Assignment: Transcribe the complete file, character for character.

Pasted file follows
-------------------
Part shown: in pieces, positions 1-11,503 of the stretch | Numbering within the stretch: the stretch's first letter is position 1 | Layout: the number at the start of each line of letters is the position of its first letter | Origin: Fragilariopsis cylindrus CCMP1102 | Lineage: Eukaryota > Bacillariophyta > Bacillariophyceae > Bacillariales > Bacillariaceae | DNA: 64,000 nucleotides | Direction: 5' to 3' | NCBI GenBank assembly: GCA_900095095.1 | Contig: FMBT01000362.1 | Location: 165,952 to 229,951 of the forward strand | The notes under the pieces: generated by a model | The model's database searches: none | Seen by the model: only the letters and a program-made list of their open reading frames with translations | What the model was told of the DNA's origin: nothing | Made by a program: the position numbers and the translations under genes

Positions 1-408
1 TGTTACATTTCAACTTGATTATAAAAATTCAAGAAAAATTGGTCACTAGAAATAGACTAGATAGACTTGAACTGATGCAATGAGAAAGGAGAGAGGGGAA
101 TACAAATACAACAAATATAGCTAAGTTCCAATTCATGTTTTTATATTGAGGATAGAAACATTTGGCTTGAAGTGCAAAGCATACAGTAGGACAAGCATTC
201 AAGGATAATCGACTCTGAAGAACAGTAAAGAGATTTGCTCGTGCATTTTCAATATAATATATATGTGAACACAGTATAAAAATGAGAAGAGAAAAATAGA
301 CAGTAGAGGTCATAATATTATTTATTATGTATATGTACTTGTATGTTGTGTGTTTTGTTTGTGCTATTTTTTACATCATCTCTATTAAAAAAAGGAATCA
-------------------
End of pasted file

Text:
Part shown: in pieces, positions 1-11,503 of the stretch | Numbering within the stretch: the stretch's first letter is position 1 | Layout: the number at the start of each line of letters is the position of its first letter | Origin: Fragilariopsis cylindrus CCMP1102 | Lineage: Eukaryota > Bacillariophyta > Bacillariophyceae > Bacillariales > Bacillariaceae | DNA: 64,000 nucleotides | Direction: 5' to 3' | NCBI GenBank assembly: GCA_900095095.1 | Contig: FMBT01000362.1 | Location: 165,952 to 229,951 of the forward strand | The notes under the pieces: generated by a model | The model's database searches: none | Seen by the model: only the letters and a program-made list of their open reading frames with translations | What the model was told of the DNA's origin: nothing | Made by a program: the position numbers and the translations under genes

Positions 1-408
1 TGTTACATTTCAACTTGATTATAAAAATTCAAGAAAAATTGGTCACTAGAAATAGACTAGATAGACTTGAACTGATGCAATGAGAAAGGAGAGAGGGGAA
101 TACAAATACAACAAATATAGCTAAGTTCCAATTCATGTTTTTATATTGAGGATAGAAACATTTGGCTTGAAGTGCAAAGCATACAGTAGGACAAGCATTC
201 AAGGATAATCGACTCTGAAGAACAGTAAAGAGATTTGCTCGTGCATTTTCAATATAATATATATGTGAACACAGTATAAAAATGAGAAGAGAAAAATAGA
301 CAGTAGAGGTCATAATATTATTTATTATGTATATGTACTTGTATGTTGTGTGTTTTGTTTGTGCTATTTTTTACATCATCTCTATTAAAAAAAGGAATCA